Monetary Policy

At the conclusion of the June 15-16 Federal Open Market Committee meeting, policymakers decided to keep the target range for the federal funds rate at 0.0%-0.25%. Monetary policy rates are expected to be relatively unchanged for the next 12-24 months as the Fed operates under its new “flexible average inflation targeting” (FAIT) regime. The Fed’s dual policy mandate of stable prices and maximum sustainable employment will remain the focus for policymakers. The Fed lifted its forecasts for growth and inflation and lowered the projections for unemployment. The market viewed the shift in the “dot plot” as more hawkish as several committee members moved up their timing for the first increase in policy rates, which in the past Fed Chair Jerome Powell has said the dots were forecasts only. Chair Powell continued to signal monetary policy would remain accommodative until inflation is consistently above 2% and expected to average 2% on a sustained basis while the economy achieves maximum employment. Quantitative easing purchases of Treasury and mortgage-backed securities will continue at a rate of $120 billion per month. 

Monetary Policy

View on Interest Rates

Look for the Fed to keep policy rates at the current level until 2023, provided inflation remains within the Fed’s new strategic framework. The expected increase in inflation over the next several months will likely be tolerated if it falls within the Fed’s new average inflation targeting regime and policymakers believe the uptick is temporary. The FOMC will continue to focus on providing support to the financial markets through purchases of Treasury and agency mortgage-backed securities at a rate of $120 billion per month. If longer-term Treasury yields continue to move higher, this may present new and more difficult challenges to the Fed’s desire for yields to remain low.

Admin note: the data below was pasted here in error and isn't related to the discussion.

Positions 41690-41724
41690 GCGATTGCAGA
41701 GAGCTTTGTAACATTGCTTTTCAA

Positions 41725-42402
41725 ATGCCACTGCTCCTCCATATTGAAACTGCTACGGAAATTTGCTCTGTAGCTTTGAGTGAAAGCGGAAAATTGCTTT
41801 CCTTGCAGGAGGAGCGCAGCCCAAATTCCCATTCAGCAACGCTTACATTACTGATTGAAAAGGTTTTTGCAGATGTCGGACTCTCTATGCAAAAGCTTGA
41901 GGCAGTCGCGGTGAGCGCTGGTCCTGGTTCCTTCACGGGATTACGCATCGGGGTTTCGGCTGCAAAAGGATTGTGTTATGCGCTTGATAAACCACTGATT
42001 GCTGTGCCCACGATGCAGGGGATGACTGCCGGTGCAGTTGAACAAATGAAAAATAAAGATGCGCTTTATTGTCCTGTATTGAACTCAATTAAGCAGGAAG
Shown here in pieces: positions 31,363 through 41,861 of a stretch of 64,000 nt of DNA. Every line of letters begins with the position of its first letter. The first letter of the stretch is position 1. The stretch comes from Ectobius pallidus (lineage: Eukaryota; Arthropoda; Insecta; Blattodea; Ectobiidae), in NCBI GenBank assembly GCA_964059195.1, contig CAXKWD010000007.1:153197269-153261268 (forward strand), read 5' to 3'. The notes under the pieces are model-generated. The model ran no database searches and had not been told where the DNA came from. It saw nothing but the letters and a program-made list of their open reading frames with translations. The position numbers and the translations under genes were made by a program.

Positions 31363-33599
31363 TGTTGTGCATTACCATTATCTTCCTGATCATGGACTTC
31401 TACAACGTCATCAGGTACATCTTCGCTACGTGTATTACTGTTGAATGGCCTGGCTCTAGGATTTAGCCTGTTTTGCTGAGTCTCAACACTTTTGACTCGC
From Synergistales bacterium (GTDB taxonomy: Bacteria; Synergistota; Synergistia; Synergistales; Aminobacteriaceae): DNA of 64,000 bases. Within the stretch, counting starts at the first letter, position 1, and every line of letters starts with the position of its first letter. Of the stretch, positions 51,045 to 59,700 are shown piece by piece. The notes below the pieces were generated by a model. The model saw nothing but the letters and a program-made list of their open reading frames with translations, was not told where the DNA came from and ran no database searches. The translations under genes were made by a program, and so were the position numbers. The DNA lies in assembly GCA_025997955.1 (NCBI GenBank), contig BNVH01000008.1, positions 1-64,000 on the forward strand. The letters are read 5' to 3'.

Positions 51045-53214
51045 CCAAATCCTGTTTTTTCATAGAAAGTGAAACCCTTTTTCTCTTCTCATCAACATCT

The 2-year yield will likely remain below 0.40% for most of 2021. The 10-year yield trading range is expected to be 1.20%-2.20% for the next two to three quarters. If the equity markets were to experience a sell off, flight-to-safety trading could push U.S. Treasury yields lower and the dollar higher.

Impact to Northwest FCS


Market volatility has subsided over the past several months as the U.S. economy and markets seek a return to normal operations. The threat to the economy has subsided as the Federal government pumps substantial amounts of fiscal stimulus into the economy. Northwest FCS has been able to meet customer needs through the challenges of the outbreak and expects to continue doing so as people deal with the dynamics of the virus. The association remains watchful for potential threats that may arise as government officials work to mitigate the effects of the virus and keep people safe.